The late Mariga Guinness, a co-founder of the Irish Georgian Society, once claimed that “Ireland has more follies to the acre than anywhere else in the world”. Now a “unique” architectural folly in the Kilkenny countryside is to be restored with the assistance of Government funding. The Department of Heritage has granted €12,000 for conservation and repair works to the 18th century Stroan Fountain on the former Kilfane Demesne near Thomastown. The project has received additional funding of €6,000, jointly contributed by the local authority and the Belfast-based Follies Trust, a charity devoted “to encouraging the appreciation and conservation of Irish follies”.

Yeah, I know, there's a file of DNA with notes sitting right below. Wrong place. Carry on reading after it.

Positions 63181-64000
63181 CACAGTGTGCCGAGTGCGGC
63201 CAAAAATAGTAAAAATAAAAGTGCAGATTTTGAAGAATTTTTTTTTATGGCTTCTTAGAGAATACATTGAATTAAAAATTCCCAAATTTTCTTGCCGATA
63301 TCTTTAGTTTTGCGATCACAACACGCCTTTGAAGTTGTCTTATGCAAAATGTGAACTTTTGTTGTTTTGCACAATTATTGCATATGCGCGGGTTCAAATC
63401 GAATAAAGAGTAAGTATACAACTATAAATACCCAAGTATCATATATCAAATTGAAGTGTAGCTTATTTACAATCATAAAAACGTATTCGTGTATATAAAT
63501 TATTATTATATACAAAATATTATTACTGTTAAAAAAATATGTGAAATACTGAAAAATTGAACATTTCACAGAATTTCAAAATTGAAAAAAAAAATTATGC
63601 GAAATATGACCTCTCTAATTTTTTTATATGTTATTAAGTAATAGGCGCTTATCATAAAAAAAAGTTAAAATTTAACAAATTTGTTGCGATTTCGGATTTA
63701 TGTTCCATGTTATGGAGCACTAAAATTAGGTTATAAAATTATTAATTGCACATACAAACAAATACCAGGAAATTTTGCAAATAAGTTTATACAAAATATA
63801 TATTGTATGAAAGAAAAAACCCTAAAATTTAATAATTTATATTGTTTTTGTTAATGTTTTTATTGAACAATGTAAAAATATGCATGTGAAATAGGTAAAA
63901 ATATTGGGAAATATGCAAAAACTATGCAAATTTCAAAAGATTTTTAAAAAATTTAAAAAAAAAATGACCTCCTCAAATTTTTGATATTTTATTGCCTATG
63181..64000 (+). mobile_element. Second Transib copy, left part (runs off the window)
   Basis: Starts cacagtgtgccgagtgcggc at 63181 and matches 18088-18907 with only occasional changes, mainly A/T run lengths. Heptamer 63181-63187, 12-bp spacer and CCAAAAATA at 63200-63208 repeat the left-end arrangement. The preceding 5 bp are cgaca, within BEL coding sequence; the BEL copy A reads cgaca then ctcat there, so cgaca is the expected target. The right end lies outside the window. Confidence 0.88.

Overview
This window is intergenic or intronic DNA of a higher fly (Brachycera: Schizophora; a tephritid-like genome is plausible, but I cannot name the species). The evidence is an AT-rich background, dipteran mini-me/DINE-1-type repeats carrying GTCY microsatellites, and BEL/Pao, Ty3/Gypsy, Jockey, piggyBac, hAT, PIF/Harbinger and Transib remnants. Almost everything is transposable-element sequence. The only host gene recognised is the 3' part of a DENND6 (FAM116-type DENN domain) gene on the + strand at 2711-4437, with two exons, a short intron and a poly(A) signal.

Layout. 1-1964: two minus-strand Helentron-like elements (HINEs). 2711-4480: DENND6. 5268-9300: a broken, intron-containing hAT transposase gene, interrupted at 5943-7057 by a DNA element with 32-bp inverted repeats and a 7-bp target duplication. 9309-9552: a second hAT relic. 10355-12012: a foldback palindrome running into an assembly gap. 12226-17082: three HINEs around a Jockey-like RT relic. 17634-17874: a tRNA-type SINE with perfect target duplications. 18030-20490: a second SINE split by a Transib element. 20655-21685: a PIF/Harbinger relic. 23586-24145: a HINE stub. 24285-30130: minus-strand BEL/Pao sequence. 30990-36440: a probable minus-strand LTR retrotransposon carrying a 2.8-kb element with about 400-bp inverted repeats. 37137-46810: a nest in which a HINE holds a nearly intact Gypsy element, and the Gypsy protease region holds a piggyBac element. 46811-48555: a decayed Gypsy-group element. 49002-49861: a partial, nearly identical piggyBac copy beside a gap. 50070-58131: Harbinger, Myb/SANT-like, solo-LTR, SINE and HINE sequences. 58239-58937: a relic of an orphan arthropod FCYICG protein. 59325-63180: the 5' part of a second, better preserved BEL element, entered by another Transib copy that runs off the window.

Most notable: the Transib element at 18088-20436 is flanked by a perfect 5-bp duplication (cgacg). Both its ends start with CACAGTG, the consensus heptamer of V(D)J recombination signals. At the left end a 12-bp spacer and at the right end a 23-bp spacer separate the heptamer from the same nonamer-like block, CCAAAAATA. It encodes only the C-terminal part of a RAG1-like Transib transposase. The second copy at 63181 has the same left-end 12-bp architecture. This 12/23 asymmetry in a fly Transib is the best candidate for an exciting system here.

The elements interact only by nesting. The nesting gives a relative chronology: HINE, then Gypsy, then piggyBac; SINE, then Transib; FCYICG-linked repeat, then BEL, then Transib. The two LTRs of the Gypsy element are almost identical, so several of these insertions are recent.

Richard Cody of the Tullaherin Heritage Society said the fountain was built in 1766 by “public subscription” on the estate of Colonel Gervase Bushe, as a water source for the tenant peasantry, and was still in use “right up to the 1960s”. The design of the limestone structure, with a domed base supporting an obelisk, was “a mystery” and he hoped that readers of The Irish Times might be “able to shed some light on its meaning”. The fountain, already listed as a protected structure by the National Inventory of Architectural Heritage, is on Kilkenny County Council-owned land adjoining the N9 national route and is accessible to the public.